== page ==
In his classic The Souls of Black Folk, W.E.B. Du Bois wrote that "the Negro church of to-day is the social centre of Negro life in the United States, and the most characteristic expression of African character." That was in 1903, and by the 1950's, when the fullness of time for a civil rights movement had come, many of those poised to lead their people had been raised, nourished, and fortified within the Black church. Rev. Martin Luther King, Jr., son and grandson of ministers, became involved in the Civil Rights Movement upon his call to the pulpit of the Dexter Avenue Baptist Church in Montgomery, Alabama.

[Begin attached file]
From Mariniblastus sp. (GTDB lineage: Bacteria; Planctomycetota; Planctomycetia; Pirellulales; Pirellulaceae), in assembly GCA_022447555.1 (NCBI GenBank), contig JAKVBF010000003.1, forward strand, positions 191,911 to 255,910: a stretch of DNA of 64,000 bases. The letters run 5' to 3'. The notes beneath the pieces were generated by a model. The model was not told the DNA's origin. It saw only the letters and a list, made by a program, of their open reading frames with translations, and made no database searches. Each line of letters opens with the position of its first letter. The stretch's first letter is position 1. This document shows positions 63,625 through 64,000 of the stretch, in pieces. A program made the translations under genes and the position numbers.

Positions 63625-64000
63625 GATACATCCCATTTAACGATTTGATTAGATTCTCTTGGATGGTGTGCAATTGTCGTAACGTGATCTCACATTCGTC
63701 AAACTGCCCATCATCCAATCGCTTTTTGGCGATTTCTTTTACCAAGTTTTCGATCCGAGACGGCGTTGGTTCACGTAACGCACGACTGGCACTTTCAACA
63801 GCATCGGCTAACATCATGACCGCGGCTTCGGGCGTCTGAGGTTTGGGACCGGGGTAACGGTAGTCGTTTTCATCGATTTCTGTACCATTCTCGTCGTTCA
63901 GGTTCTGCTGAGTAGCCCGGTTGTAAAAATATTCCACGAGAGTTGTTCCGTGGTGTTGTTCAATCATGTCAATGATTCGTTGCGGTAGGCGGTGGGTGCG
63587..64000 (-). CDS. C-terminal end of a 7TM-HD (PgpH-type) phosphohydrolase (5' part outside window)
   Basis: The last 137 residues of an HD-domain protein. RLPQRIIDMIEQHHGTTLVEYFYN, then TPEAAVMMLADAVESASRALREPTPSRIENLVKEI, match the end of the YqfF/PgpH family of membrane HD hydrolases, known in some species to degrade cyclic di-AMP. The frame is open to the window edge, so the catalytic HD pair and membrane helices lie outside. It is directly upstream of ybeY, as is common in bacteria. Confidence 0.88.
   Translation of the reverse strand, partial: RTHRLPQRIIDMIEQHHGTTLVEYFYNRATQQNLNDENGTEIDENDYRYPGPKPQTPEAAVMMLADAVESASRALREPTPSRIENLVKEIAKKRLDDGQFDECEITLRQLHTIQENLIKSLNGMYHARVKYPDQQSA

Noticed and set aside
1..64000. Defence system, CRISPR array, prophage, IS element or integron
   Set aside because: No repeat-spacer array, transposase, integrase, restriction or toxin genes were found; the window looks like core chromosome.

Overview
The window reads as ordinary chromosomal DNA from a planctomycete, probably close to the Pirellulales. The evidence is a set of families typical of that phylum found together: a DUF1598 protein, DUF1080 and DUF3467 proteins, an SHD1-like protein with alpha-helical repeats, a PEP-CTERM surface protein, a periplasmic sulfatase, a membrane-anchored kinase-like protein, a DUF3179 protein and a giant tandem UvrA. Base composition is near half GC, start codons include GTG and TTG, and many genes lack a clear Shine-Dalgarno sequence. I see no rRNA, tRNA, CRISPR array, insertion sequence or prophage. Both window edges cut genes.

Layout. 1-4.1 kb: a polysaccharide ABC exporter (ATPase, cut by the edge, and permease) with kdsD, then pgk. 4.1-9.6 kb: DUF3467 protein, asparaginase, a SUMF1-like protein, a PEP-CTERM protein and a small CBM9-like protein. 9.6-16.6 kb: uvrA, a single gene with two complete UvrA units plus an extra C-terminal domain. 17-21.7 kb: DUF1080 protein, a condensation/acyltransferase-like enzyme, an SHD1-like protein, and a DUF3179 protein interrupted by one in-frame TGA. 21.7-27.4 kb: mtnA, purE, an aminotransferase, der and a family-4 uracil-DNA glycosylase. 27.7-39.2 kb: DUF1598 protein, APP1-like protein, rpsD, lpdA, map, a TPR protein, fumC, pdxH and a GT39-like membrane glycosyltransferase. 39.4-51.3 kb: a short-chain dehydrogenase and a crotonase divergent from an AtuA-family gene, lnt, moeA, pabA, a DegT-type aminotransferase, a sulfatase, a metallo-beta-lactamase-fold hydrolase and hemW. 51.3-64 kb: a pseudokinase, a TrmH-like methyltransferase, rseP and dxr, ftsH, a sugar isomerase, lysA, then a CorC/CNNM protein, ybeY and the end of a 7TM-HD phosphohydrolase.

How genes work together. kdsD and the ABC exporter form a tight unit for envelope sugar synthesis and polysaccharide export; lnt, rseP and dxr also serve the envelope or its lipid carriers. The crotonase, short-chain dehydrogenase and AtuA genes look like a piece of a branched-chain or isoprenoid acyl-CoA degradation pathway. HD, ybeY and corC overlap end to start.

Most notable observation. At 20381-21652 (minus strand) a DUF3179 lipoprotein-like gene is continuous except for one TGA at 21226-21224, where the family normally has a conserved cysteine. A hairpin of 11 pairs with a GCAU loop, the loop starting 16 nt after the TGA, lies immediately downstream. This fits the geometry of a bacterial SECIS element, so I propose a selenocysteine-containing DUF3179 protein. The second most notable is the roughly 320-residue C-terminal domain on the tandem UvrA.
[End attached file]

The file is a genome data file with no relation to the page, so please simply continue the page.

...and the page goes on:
This year, the Dallas Institute's annual MLK Symposium addressed "The Role of the African American Church in the Civil Rights Movement," featuring as keynote speaker one of the true heroes of the movement, Ambassador Andrew Young, along with two prominent local figures, Dr. Keri Day and Rev. Zan Holmes, as panelists. Andrew Young has served as Executive Director of the Southern Christian Leadership Conference, Congressman from Georgia, U.S. Ambassador to the U.N., mayor of Atlanta, and President of the National Council of Churches USA. He was a seminal figure in the Civil Rights Movement and a personal friend of Rev. Martin Luther King, Jr.
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